Scotland replied almost immediately. Lyndon Dykes’ shot from 20 yards only hit Stones, but the ball fell to Dykes’ fellow striker Adams whose shot on the turn was again blocked heroically by Stones. The Scottish backline then repelled a series of attacks, before another big chance fell to Dykes. A 62nd minute corner ricocheted around the England box and the QPR striker did well to hook a shot goalwards. Pickford was beaten, but James ran back towards goal and cleared smartly off the line.

England needed a change to freshen things up, and Southgate brought on crowd favourite Jack Grealish to replace the disappointing Phil Foden. Grealish showed flashes of skill and composure on the ball but was unable to break through. Captain Kane was next to be withdrawn after another ineffective display in which he looked well off the pace. He is yet to have a shot on target in the tournament and was replaced, somewhat surprisingly, by left-winger Marcus Rashford in the 74th minute.

Minutes later, Che Adams missed another chance as he sliced a half-volley well wide at the far post. There was then a penalty appeal by the largely invisible Raheem Sterling after a challenge in the box by Robertson, but neither the referee nor VAR were interested.

There was still time for a Sunday league-style goalmouth scramble in the dying moments as several players piled onto a loose ball in the Scotland box, with John McGinn finally booting it clear. As the final whistle blew, Scotland players punched the air in delight after a heroic display against a team 40 places above them in the FIFA rankings.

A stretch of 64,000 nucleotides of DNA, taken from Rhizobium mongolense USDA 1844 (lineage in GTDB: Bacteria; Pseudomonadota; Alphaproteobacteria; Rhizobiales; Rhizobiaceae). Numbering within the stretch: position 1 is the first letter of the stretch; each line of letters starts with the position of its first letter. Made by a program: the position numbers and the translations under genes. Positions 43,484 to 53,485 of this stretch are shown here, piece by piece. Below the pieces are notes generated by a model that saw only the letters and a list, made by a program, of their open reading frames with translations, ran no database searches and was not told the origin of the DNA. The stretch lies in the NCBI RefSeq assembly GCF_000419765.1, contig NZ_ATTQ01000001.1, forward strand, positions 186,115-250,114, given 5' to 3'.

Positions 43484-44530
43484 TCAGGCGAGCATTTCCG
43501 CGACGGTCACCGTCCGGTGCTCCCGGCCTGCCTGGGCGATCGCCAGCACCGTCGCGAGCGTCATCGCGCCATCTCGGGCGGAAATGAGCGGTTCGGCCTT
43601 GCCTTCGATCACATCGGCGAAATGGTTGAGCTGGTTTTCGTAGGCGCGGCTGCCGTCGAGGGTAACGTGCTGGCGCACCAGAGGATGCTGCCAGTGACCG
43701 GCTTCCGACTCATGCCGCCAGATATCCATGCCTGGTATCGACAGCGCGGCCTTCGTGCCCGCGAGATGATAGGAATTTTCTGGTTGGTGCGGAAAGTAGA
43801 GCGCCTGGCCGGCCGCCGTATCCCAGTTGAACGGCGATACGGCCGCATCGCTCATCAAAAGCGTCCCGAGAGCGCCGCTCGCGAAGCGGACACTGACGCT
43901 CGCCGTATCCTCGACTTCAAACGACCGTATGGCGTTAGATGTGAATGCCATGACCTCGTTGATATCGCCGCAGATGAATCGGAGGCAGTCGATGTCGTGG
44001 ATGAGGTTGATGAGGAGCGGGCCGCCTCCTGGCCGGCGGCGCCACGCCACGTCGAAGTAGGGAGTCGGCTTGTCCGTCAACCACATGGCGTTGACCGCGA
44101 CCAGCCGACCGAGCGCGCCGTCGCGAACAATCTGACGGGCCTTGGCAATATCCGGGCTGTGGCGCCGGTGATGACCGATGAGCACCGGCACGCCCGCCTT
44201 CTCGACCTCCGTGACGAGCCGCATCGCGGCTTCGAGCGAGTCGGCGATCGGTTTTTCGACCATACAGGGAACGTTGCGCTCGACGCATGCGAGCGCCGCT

England were poor, both tactically and individually, with several key players like Kane, Foden and Sterling ineffective, leaving their manager with much to ponder about. Scotland, on the other hand, had heroes all over the pitch. The back three of Scott McTominay, Grant Hanley and Tierney, who made a successful return after injury, were impenetrable and were ably supported by the wing-backs O’Donnell and Robertson. McGinn was his usual combative self in the middle of the park, snapping into tackles with relish, while Dykes and Adams combined well upfront.

But the real star of the show was Billy Gilmour, the 20-year-old Chelsea midfielder who put in a performance oozing class and confidence, especially in the first half, that belied his lack of experience at this level. Subbed off in the latter stages after fading slightly, he was loudly acclaimed by the Tartan Army in the stands and deservedly won Player of the Match.

The result was hardly a horrible one for England, who drew level on four points with group leaders Czech Republic, after their earlier draw with Croatia. Both look likely to progress and will meet in their last group stage match to decide who tops the group. But England need to avoid performances like this if they are to make it deep into the tournament.

Scotland’s first point of the tournament sets up a do-or-die encounter with Croatia, who also have one point. Whichever side wins that one will probably qualify as one of the four best third-placed teams. The resilience of Scotland against their old foes means no one will be counting them out against the 2018 World Cup finalists.